This was how I met Jill Houtz this morning. Jill and her husband own the Secret Gallery, a pottery gallery and studio. Because they live in the upper story of the building that houses the gallery, Jill, when she shopped for a bike for exercise and recreation, needed something light enough to carry up the stairs and compact enough to carry around in her car. So, she settled on the Jeep bike you see pictured here. Though it looks heavy in person, it's actually surprisingly light, and folding it up looks simple and easy. Though she doesn't ride the bus, for cyclists who do as part of their commute (not really necessary in Wichita, but many cyclists in larger metro areas do) a folding bike would be extremely beneficial, seeing as Wichita buses don't have bike racks.

It was a pleasure meeting and talking with Jill and learning a bit more about folding bikes. She's good people, as they say down South. And, her gallery is on Meridian--not at all far from here--so I am looking forward to paying a visit in the near future.

Other matters now: The weather this morning was just about ideal: sunny and cool but not chilly, and the wind held off until I got on base. That said, though, the ride in had its share of adventure:

1) While pulled over to talk to the Mrs. on the cellphone, a pit bull (no leash, not behind a fence) suddenly appeared in the yard across the street from me and seemed undecided about whether to approach me. I decided not to wait for him to decide and rode off slowly. He didn't follow; apparently, he didn't find me interesting enough . . . which, come to think of it, is the way most people find me as well.

2) The western end of Mt. Vernon now has a very deep, very wide ditch running down the middle of it to accommodate the installation of a large storm sewer pipe. This is good news in the long run--the long-term plan for Mt. Vernon in WAMPO is to widen it and install bike lanes. Until that time, this construction and the still-ongoing work on Mt. Vernon for a couple of blocks either side of Broadway I'll be detouring around all that for the foreseeable future.

3) While I saw no interesting dead animals today, I somehow narrowly avoided dispatching a squirrel to join the ranks of the uninteresting ones. It dashed in front of me so quickly that it was gone before I quite realized there was anything there, much less react by swerving.

These things aside, though, I felt surprisingly strong at the end of it. Perhaps that resistance training I did on Sunday had something to do with that.

UPDATE: I had intended to mention as well (but forgot to in the heat of the blogging moment) that the price of gas at some stations here is now well below $3 a gallon--it's dropped about one dollar/gallon since I bought my bike at the end of June. In case you're wondering: Nope. No regrets. Conservation of resources and reducing carbon footprints and all the rest remain just those things. Besides: while in one sense I'm saving less money these days by cycling, in the way that matters more to me--the spending of money--as I pedal my way past the two gas stations on my commute route, that amount remains at $0.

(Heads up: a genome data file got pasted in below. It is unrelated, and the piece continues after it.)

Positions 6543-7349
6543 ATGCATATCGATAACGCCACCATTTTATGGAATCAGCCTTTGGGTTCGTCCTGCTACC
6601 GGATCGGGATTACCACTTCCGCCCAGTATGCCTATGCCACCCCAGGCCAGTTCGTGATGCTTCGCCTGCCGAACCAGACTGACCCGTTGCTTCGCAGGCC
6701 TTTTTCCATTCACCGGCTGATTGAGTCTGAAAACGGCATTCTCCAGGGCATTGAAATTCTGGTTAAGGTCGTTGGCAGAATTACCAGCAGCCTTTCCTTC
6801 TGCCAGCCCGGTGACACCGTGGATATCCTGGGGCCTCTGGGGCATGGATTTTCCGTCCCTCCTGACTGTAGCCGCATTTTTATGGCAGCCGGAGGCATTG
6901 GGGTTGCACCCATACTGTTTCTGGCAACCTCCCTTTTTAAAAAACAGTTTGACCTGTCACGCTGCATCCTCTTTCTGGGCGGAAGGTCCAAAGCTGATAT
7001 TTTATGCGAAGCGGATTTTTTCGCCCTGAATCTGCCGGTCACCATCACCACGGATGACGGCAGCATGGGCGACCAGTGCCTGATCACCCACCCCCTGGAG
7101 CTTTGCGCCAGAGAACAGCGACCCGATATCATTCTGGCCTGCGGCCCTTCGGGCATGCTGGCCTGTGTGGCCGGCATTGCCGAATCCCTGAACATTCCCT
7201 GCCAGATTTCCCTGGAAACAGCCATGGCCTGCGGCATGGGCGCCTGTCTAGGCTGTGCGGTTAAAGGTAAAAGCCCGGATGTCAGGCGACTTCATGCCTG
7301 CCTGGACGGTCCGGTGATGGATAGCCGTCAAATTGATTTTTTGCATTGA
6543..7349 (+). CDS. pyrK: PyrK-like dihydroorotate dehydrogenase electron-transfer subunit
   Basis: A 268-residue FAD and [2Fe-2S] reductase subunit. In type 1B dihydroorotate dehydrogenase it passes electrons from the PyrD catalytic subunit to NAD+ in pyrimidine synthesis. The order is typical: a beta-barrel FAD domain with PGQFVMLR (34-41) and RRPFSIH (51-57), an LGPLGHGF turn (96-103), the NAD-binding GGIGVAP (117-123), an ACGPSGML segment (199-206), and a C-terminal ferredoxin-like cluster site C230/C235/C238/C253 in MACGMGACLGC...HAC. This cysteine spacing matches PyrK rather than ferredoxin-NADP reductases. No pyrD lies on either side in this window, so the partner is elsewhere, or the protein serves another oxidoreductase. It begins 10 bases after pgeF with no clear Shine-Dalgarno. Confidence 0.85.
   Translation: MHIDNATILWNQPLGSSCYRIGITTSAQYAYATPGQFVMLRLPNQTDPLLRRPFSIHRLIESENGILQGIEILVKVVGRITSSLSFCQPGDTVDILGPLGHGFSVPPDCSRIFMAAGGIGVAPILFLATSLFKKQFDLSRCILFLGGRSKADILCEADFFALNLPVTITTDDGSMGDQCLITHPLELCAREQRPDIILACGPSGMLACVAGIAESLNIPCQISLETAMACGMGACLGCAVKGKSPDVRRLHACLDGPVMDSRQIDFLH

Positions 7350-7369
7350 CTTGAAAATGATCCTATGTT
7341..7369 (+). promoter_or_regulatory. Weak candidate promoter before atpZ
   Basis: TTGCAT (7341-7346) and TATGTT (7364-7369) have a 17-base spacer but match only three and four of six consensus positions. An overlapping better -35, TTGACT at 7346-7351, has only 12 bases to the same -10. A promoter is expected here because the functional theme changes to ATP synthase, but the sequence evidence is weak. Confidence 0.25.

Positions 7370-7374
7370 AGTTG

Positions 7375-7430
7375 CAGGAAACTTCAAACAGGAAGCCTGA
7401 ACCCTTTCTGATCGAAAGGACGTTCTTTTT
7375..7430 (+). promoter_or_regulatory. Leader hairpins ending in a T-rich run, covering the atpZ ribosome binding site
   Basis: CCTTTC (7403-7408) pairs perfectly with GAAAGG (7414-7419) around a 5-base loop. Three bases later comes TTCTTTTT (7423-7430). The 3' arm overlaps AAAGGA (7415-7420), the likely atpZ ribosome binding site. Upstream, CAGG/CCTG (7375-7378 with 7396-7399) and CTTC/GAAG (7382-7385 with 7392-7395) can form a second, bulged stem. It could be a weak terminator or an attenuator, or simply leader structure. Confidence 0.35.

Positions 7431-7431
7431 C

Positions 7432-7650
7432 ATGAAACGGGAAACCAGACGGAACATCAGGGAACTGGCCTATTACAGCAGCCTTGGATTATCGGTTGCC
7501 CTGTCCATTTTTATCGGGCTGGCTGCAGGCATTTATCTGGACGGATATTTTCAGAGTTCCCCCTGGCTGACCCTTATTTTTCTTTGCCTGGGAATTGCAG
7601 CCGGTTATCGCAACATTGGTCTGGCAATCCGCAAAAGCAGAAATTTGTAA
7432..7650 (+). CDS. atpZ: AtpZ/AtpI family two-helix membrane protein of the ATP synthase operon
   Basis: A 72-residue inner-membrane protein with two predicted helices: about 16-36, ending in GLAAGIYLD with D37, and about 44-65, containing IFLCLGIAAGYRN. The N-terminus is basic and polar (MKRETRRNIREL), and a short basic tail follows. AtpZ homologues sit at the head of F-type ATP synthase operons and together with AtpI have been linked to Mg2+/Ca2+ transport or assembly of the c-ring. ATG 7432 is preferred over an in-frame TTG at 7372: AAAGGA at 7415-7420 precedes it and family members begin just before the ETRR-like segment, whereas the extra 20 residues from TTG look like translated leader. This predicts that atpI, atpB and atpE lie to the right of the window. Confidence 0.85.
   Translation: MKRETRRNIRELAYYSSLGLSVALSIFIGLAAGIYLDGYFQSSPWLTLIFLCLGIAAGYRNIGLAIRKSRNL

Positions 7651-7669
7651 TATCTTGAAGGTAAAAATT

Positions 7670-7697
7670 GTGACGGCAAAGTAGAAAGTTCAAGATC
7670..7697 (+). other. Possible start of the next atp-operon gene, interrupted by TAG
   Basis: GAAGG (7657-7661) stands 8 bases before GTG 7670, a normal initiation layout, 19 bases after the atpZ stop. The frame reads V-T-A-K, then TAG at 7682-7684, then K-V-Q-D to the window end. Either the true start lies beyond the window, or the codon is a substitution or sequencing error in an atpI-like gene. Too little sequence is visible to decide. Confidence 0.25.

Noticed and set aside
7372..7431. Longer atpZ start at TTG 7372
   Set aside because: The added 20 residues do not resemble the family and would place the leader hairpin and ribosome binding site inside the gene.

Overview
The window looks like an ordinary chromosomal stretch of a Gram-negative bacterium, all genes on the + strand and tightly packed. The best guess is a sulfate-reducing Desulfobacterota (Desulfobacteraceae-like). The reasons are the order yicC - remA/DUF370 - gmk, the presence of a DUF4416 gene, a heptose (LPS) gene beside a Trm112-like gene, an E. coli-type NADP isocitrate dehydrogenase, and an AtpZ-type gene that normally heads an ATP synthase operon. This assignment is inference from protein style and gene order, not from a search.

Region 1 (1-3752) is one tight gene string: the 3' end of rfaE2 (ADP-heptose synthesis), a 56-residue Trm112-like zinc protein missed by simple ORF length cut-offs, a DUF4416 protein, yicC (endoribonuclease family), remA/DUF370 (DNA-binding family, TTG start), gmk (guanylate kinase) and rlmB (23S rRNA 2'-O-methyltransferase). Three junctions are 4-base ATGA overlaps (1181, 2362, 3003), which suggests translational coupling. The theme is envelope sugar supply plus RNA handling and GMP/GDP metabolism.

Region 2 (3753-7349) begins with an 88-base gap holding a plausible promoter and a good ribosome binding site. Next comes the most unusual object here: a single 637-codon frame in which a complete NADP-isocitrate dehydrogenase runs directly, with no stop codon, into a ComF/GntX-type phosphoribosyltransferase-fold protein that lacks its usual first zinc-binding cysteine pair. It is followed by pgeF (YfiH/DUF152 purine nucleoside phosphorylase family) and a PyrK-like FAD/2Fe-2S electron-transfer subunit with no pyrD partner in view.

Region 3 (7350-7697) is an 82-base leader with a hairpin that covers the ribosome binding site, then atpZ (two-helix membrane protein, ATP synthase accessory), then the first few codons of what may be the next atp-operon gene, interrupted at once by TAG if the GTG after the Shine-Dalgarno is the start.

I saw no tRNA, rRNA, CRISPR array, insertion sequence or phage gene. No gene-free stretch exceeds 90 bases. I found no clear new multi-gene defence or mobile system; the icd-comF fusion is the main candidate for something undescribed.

A follow-up . . .

. . . on the new tax credit for employers whose employees cycle to work, via Matthew Yglesias. He provides more details and a helpful reminder to cyclists to be proactive about this with their HR people at work (the rough-and-ready spellings are Yglesias' own):
There’s a provision of existing tax law called the “Transportation Fringe Benefit.” Employers can offer the Transportation Fringe Benefit to their employees. It allows employees to receive a tax-exempt benefit of up to $215 per month for drivers participating in qualified parking plans or $110 per month for those who use transit or vanpooling.

Rep. Earl Blumenauer represents Portland — the bike commuting capital of the United States — and was formerly Portland’s Transportation Commissioner. He introduced the Bike Commuter Act last year that would amend section 132(f) of the IRS code of 1986 to include “bicylces” in the definition of transportation covered by the qualified transportation fringe benefit.

His Act was incorporated into the bailout package and signed into law. Since the mechanism of the subsidy here runs through your employer, it’s possible (like, I would say) that many employers won’t realize this change has been implemented starting next year so people may need to show some initiative to actually get their new bike Fringe Benefit. I’ll try to stay abreast of this issue and let folks know what they need to do. (emphasis added)
And as he updates, I'll pass the word on here.

As I've said before, Yglesias is a political blogger, but he's also very interested in and smart about many areas of policy, especially urban and transportation policy, and he averages one or two posts per day on these topics. If you're interested in these matters and/or want to learn more, you should be reading him.

Monday, October 6, 2008

Open thread #1: Fixed-gear bikes

I ask this out of ignorance: What are the virtues of fixed-gear bicycles?